What problems/issues you had with Inception?

This 2010 contemporary sci-fi actioner follows a subconscious security team around the globe and into the intimate and infinite world of dreams.
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But the main question is.Who was riding the train? Mal?

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BatMotor wrote:But the main question is.Who was riding the train? Mal?
No, the main question is...is Eames a train conductor? <ducks>

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billh777 wrote:
BatMotor wrote:But the main question is.Who was riding the train? Mal?
No, the main question is...is Eames a train conductor? <ducks>
:lol:

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No, the main question is...is Eames a train conductor? <ducks>
:lol: :lol:

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prince0gotham wrote: The moment the viewer gets shocked by the train that slams into the traffic a certain emotional effect that echoes within him, that wouldn't be achieved if the train shows up another time. All that would achieve would be a 'Oh Come On!'. On the other hand The Matrix proved to go very well with the long fight sequences (in the first one) so in the 2nd one they had to push themselves to the limits again and that's another reason why long fight sequences were pretty much in favor of the movie itself.

So to the OP, no, another train scene wouldn't be ok because it would've been funny instead of shocking, it would've made Cobb look ridiculous and it would make it harder for me to take it seriously.

I do agree that the train should only make a single appearance, but, I believe the train needed to have an effect on the setting and the ongoing events. The initial shock was there when the train first appeared in the rain level, but that shock quickly faded away when the train disappeared in a matter of seconds. Again:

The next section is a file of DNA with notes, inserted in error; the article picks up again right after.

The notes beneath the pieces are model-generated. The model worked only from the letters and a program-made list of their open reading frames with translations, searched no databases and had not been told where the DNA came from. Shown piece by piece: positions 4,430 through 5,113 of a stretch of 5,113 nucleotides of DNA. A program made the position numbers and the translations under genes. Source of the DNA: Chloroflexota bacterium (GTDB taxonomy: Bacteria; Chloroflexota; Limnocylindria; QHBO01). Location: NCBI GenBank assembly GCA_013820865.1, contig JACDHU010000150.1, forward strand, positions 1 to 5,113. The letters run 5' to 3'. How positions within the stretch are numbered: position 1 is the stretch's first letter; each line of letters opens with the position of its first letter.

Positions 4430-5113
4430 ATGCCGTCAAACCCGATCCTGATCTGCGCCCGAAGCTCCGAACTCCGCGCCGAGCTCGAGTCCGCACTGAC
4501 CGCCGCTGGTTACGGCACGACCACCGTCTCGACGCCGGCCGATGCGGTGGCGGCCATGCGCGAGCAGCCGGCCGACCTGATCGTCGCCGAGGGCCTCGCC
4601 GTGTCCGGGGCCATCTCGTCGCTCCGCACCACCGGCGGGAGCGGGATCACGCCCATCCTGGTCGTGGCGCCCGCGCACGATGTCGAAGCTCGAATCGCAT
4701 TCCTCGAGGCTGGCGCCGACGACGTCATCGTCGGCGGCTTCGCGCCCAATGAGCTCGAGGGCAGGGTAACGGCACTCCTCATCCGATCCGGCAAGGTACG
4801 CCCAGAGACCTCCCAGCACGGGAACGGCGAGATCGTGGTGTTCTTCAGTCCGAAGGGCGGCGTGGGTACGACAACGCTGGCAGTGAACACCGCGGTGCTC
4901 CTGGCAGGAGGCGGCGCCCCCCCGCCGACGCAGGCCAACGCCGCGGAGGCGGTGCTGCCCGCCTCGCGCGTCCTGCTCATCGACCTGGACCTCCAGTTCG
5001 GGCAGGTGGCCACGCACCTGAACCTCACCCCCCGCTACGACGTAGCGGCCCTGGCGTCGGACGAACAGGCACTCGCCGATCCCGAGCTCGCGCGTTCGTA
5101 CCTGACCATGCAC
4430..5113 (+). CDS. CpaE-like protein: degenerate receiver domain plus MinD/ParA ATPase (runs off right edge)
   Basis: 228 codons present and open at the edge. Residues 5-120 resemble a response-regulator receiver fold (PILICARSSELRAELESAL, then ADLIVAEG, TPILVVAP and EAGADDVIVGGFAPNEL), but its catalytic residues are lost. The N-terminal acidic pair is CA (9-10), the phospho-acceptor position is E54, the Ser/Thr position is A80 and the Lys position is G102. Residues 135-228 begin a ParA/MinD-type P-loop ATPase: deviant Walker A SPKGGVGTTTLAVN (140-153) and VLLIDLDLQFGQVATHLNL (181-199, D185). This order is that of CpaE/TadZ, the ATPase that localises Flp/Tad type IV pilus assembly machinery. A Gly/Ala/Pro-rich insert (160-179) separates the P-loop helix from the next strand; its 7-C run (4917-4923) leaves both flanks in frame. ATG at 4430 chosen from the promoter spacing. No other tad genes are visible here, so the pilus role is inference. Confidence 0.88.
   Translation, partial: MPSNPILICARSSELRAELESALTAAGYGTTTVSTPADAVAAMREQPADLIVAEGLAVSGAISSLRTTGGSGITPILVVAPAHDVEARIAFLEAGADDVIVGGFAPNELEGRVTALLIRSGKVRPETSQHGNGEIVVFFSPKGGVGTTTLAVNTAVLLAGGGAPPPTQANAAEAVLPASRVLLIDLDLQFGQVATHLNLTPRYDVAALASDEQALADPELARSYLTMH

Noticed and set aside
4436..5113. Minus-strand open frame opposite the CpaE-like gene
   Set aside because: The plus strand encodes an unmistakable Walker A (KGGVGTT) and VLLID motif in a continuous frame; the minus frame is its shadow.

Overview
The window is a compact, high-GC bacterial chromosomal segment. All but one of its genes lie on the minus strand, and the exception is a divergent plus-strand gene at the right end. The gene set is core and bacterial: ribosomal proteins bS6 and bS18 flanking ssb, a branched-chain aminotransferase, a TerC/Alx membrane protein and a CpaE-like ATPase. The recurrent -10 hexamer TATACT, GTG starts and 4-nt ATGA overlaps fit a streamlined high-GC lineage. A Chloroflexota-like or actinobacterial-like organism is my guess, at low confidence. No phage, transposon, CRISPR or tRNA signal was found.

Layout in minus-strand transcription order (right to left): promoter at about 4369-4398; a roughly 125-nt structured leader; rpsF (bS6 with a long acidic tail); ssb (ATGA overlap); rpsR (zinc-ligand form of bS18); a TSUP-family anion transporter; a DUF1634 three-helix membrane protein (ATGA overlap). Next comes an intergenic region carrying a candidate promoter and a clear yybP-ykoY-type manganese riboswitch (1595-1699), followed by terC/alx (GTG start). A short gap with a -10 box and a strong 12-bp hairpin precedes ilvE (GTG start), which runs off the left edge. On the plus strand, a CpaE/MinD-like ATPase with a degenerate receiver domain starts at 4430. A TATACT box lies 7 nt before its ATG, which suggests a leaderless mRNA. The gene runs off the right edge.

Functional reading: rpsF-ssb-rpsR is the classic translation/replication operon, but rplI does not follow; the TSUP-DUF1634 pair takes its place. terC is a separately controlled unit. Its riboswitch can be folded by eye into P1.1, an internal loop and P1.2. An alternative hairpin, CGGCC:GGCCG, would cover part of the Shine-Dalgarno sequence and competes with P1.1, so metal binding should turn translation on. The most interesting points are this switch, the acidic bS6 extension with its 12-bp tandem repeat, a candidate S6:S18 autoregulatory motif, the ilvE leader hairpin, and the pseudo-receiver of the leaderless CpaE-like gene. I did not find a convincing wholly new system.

1) BOOM. We see a train rolling down the street. If I am not mistaken, I do believe that even Cobb follows the train. But where was the impact of the train besides shock value? Arthur and the team in the cab could have glanced behind them to see a train speeding towards them, adding to the overall suspense of trying to get out of that car jam they were in.

2) Leave the train out of the rain sequence entirely. Have it make its first appearance in the snow level with Eames perhaps. Cobb brings in projections/objects when witnessing something similar to his past (glass breaking = children), so it could have worked in the snow level (shooting Mal = train projection).


Common. We all saw that train in the trailer. I think we expected more than “Oh CRAP, it’s a train in the street … well, now it’s gone” :lol:
George wrote:
I think the fully rotating hallway was underused.
That Matrix fight scene is nearly 6 minutes in length. Although the hallway/bedroom fight scene in Inception is 2 minutes in length (starting from the hallway beginning to tilt and including cuts to the van action), we only get 18 seconds of fully rotating hallway action.
I’m glad someone else brought this up. This was another underused aspect in my opinion. I don’t want to come across as the kid who wants non stop special effects and explosions, but it’s a matter of taking one step further. Like the idea of beauty. You create something magical, but how awesome would it be to blow it up? (Nolan did do this). Taking one more leap.

Easiest solution would be to extend the scene, but that entire hotel sequence was rotating. Yes, I know he was many floors up, but how cool would it have been to have Arthur have a minor fight sequence in the Mr. Charles bar when it’s rotating? All the glass crashing down :shock: . Never mind the hallway; I wanted a glimpse of the entire interior of the hotel rotating.